Book Review | Ben and Beatriz (ARC)

I received an advance reader’s copy (ARC) of Ben and Beatriz by Katalina Gamarra. Since this version is just a proof and not the final version, I won’t quote directly and will keep my comments general.

Much Ado About Nothing? Modern day retelling? Say no more!

In Ben and Beatriz by Katalina Gamarra, Beatriz is about to graduate college in a couple months, when her beloved cousin Hero invites her to spend spring break with her. The only problem is, Hero’s spending spring break with her new boyfriend Claudio at Claudio’s friend’s house, and that friend is none other than Ben Montgomery, a man Beatriz cannot stand. She goes with Hero, though, and sure enough she and Ben are at each other’s throats again. But how is Beatriz supposed to feel anything but disdain and resentment for silver spoon, privileged Ben, especially when she—a queer, brown-skinned Latinx woman—faces racist and sexist micro-aggressions frequently, and is struggling to find a job after graduation? But as she gets to know Ben more (and they start hooking up sometimes), she starts to reassess things. As does Ben, whose feelings for Beatriz are growing every day.

Seriously, do not get me started on how much I love the Beatrice and Benedick storyline in Much Ado About Nothing, unless you want to listen to me talk for a very long time. And if you want me to talk for even longer, ask me what I think of Hero and Claudio, because I have opinions.

Anyway, this retelling is so much fun! Seeing these characters placed in a modern day setting (specifically, spring 2017) and dealing with the issues we have been dealing with lately is wonderful. The book deals with racism and misogyny in a way that William Shakespeare (who probably was a bit of a jerk in regards to those things) never did, and I loved it.

That said, I wasn’t entirely enamored of Beatriz and Ben at the beginning of this story. For me, a large part of the charm of the original play is that the two seem to be more bantering than bickering, because there is unexpressed fondness they are both sort of aware of but ignoring. Like, yes, they are teasing each other, but they’re on the same page. In this novel, though, Ben and Beatriz have some significant resentment, not to mention vastly different upbringings and worldviews. While this gives depth to both characters, it’s less fun of a start and harder to get invested in the idea of them getting together. I found myself wondering why Beatriz should give this Ben a chance, when he was raised the way he was by the people he was raised by?

However, the development of their relationship, the things they learn about each other and themselves, and the ways they change as individuals was very well done. It’s full of complexity and nuance, and I loved seeing them transform over time. Also, them bonding over Jane Austen was absolutely delightful. Especially since I have a pet theory that Pride and Prejudice is actually Much Ado fanfiction, but again, don’t get me started.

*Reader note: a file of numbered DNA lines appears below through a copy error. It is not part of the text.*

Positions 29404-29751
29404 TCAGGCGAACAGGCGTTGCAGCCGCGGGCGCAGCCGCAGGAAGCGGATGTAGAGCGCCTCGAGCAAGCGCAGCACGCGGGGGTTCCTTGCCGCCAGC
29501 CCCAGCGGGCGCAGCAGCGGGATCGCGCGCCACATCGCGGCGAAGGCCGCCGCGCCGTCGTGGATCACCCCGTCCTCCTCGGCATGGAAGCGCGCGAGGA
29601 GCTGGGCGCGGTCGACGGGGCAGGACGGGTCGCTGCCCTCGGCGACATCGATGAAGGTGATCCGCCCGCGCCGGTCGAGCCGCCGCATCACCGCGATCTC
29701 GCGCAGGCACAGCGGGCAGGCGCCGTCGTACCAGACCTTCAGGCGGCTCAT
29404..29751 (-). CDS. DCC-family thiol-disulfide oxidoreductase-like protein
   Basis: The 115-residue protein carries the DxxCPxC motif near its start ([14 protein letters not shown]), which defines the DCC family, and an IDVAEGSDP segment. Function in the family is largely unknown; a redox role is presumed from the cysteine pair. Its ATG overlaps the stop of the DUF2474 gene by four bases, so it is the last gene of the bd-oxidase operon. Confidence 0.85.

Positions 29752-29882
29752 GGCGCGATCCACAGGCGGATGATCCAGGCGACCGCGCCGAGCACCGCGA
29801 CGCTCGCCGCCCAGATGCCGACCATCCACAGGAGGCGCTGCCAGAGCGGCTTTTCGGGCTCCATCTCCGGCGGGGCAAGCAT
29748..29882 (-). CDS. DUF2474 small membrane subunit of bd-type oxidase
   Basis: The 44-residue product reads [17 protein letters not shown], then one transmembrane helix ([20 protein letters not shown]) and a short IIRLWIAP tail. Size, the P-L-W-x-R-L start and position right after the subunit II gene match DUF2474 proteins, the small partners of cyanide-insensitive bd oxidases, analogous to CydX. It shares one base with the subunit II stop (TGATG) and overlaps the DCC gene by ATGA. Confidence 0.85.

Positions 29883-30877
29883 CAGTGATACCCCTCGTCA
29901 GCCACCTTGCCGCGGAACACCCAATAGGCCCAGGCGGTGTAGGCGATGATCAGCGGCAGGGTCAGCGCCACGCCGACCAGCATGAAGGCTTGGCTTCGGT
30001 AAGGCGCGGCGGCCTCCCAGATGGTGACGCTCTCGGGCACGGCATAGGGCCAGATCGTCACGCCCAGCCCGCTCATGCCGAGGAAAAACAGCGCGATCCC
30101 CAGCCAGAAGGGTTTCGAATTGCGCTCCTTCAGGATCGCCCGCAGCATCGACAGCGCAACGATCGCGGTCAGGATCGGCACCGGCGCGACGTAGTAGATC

As for the other main couple, I actually was thrilled with how the author handled the relationship between Hero and Claudio. While Claudio’s behavior is not excused, it is clear that to an extent this was not his fault. But he’s still held accountable for his actions, and the resolution is, to me,  correct and oh so satisfying (unlike in the original play).

The other parts of the story, like the subplots involving Meg and Ben’s brother John, are also fantastic. I also loved how well Beatriz’s bond with Hero is explored, and both girls’ familial relationship with Leo is so sweet. Ben’s storyline with his parents is excellent. Basically, it’s all great!

Content note: There is moderately explicit sexual content, as well as language and drinking. There is also drug use (though not on the page), an instance of someone recording a sexual encounter without the other person’s consent, and an instance of a suicide attempt (also not on the page).

In the end, Ben and Beatriz is an exceptional novel. It contains the heart of the original Shakespeare play, but has its own intelligent, insightful modern twist. The characters and their journeys are amazing, and the emotion is strong. This reads like it would be something for Casey McQuiston fans (I can attest, since I am one of them). I highly recommend this!

Ben and Beatriz will be published on August 2nd, 2022!

I also loved that the author mentioned in her acknowledgements that the best version of Much Ado is the one starring David Tennant and Catherine Tate, because that is a FACT.

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